The Theosophical Society in America

President’s Diary

Printed in the  Summer  2017   issue of Quest magazine. 
Citation: Boyd, Tim, "President’s Diary" Quest 105:3(Summer 2017) pg. 42-43

Tim BoydThe annual international convention at the TS’s world headquarters in Adyar, held each December, is a hyperbusy time, but the activities don’t end with the closing of the convention. Every year, immediately after, we have a meeting with some of the new members. It is an event that I have come to love. The new members gather in the main hall of the headquarters building. They are seated together in the front row. Behind them and on both sides are longtime members, family, and well-wishers. The program is focused completely on these newest members of the TS and involves an address by the international president (me), the awarding of their diplomas of membership, expressions of goodwill from the members gathered, and always some photos. Coming as it does at the close of the convention, with its accumulated energies, the welcoming of new members is always a powerful and uplifting occasion. It is also a special moment for me. The opportunity to talk to these members at this fresh and open moment of idealism and hope, to remember with them the unclouded vistas of my own introduction to the TS, to talk about the road ahead—its joys, its obstacles, and its future possibilities—and to bless them on their journey has been one of the peak experiences for me year after year.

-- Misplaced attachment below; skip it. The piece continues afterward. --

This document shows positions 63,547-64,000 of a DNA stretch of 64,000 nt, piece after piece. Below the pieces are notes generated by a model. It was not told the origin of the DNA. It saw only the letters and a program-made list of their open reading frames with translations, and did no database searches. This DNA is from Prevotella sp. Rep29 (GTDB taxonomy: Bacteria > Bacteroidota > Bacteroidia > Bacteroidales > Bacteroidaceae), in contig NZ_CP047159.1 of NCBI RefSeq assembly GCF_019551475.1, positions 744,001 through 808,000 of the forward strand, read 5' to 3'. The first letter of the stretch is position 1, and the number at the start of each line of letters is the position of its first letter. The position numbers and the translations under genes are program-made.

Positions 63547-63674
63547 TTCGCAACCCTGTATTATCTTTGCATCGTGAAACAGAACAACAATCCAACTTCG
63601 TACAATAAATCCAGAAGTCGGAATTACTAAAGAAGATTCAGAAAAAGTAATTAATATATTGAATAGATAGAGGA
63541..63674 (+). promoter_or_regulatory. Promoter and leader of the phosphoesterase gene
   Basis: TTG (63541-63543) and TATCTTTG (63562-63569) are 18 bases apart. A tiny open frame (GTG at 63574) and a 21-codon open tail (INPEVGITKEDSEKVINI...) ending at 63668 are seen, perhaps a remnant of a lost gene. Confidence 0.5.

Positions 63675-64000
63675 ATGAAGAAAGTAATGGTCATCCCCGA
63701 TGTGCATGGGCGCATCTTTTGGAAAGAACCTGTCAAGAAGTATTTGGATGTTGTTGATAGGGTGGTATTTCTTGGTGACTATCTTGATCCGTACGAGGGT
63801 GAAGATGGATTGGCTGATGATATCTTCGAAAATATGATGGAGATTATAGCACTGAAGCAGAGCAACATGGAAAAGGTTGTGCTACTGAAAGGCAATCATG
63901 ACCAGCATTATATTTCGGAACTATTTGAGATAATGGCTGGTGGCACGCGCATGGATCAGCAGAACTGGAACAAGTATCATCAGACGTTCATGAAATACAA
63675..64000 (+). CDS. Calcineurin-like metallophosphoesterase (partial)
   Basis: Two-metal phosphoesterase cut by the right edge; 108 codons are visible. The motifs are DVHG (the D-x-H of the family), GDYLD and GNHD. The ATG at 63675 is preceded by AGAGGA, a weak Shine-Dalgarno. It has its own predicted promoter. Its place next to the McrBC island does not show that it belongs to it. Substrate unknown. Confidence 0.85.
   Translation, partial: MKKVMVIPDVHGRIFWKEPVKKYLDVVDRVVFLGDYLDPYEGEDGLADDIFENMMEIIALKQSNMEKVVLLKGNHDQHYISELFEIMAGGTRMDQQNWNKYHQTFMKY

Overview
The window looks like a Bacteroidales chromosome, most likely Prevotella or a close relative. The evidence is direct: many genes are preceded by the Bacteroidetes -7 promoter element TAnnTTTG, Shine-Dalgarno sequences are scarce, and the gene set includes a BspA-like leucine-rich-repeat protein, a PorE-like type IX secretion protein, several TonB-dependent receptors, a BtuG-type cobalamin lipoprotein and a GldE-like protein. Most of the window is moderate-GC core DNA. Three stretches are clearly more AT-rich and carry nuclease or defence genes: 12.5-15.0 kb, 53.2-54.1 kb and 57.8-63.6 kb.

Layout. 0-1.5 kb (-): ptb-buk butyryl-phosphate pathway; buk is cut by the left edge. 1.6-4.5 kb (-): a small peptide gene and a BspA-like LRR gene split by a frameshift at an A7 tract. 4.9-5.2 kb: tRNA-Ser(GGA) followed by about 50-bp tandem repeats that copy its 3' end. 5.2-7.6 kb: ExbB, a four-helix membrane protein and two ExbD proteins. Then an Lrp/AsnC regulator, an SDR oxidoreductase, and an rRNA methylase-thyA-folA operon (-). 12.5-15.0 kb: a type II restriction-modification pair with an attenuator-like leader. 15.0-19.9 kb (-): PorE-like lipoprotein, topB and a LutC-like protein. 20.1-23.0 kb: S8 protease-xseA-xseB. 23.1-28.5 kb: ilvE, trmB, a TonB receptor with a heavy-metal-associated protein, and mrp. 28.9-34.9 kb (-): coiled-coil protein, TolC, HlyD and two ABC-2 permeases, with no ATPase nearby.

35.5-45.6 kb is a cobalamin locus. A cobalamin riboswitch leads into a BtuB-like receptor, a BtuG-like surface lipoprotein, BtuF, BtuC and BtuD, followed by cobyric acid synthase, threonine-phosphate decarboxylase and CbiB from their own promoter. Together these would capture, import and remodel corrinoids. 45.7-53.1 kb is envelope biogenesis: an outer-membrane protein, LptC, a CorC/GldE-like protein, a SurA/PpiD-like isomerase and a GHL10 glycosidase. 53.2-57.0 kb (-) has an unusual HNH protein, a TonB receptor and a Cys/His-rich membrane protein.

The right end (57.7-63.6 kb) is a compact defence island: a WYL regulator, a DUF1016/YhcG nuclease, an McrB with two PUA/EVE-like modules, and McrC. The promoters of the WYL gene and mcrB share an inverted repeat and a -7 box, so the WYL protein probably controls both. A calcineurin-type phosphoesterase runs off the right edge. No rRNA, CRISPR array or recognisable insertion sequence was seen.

This year there was a twelve-year-old girl who joined. I had been seeing her and her family at convention every year since I first started attending. As a little kid she was so cute and so friendly. I have photos of her from my first visit to Adyar. To see her sitting in the front row, feet dangling, not yet long enough to touch the floor, with her proud family arrayed behind her, was a beautiful moment. In India it is not at all unusual to have third-, fourth-, and even fifth-generation Theosophists.

After the close of convention, the cleanup following Cyclone Vardah continued. The cyclone had struck Chennai just three weeks before the start of convention, and the devastation to the city and our campus was intense. Our first job was to clear the fallen trees from the impassable roads and from the convention areas—in such a short time, that was the best we could do. Since then, every couple of days another truckload of wood has been loaded and taken out. Our estimate is that, at this writing, there are another thirty truckloads still to be cut and carted. We lost a lot of trees.